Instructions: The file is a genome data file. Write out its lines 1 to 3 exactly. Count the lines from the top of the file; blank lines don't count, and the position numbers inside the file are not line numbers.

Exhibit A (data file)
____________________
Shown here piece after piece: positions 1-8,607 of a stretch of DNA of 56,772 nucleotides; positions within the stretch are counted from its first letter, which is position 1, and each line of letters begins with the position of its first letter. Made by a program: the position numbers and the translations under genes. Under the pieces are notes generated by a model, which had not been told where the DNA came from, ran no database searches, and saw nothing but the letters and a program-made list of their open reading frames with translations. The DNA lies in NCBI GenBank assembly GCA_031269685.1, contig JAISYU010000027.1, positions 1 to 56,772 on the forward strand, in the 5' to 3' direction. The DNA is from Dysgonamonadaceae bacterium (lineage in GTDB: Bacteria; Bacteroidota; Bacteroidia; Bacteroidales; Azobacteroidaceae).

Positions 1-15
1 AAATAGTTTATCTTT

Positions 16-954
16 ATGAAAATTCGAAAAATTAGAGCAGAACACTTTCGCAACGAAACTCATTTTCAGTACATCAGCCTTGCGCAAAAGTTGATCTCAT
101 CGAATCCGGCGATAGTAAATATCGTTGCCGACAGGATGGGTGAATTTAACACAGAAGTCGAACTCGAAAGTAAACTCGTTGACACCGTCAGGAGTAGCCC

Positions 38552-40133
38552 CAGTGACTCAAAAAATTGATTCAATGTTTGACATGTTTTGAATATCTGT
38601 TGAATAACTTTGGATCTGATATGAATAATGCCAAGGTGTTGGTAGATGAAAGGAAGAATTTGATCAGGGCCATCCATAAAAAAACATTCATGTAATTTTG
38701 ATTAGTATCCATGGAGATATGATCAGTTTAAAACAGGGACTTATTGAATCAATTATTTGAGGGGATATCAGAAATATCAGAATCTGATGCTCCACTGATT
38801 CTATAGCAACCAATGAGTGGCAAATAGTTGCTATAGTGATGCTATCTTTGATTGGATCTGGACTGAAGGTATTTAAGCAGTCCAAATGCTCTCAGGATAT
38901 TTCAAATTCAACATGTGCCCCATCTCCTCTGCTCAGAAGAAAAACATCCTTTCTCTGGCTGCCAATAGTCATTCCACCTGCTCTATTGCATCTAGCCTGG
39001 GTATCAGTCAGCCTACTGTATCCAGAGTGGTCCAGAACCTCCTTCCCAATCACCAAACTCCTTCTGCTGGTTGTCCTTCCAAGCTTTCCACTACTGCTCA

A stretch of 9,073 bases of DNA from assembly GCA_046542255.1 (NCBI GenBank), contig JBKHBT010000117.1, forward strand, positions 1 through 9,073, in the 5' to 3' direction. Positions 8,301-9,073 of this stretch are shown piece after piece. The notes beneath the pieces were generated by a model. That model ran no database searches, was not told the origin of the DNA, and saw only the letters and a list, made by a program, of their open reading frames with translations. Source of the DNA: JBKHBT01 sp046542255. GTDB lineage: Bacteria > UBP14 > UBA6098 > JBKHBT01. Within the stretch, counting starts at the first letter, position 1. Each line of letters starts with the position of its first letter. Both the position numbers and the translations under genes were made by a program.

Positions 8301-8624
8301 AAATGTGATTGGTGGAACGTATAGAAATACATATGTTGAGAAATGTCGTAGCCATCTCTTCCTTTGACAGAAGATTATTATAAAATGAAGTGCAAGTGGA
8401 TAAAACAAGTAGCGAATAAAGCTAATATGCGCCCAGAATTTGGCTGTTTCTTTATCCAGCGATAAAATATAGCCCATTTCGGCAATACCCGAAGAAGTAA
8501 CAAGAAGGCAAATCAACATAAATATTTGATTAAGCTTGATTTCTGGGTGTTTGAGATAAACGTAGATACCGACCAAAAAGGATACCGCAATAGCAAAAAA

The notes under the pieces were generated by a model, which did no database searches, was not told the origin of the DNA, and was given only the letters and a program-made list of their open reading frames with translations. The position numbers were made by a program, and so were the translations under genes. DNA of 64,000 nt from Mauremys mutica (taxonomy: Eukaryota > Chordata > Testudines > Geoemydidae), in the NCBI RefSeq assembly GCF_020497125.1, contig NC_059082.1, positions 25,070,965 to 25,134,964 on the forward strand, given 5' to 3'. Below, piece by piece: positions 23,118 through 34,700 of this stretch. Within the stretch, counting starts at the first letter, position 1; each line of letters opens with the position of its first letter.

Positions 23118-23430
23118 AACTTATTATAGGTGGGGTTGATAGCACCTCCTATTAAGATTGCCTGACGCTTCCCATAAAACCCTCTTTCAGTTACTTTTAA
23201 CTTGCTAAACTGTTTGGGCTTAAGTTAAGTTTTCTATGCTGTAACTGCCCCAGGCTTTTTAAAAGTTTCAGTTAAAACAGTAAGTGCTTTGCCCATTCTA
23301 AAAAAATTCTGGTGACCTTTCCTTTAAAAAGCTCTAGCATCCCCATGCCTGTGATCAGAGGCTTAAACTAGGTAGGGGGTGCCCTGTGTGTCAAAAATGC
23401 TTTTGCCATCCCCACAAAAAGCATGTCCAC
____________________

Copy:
Shown here piece after piece: positions 1-8,607 of a stretch of DNA of 56,772 nucleotides; positions within the stretch are counted from its first letter, which is position 1, and each line of letters begins with the position of its first letter. Made by a program: the position numbers and the translations under genes. Under the pieces are notes generated by a model, which had not been told where the DNA came from, ran no database searches, and saw nothing but the letters and a program-made list of their open reading frames with translations. The DNA lies in NCBI GenBank assembly GCA_031269685.1, contig JAISYU010000027.1, positions 1 to 56,772 on the forward strand, in the 5' to 3' direction. The DNA is from Dysgonamonadaceae bacterium (lineage in GTDB: Bacteria; Bacteroidota; Bacteroidia; Bacteroidales; Azobacteroidaceae).

Positions 1-15
1 AAATAGTTTATCTTT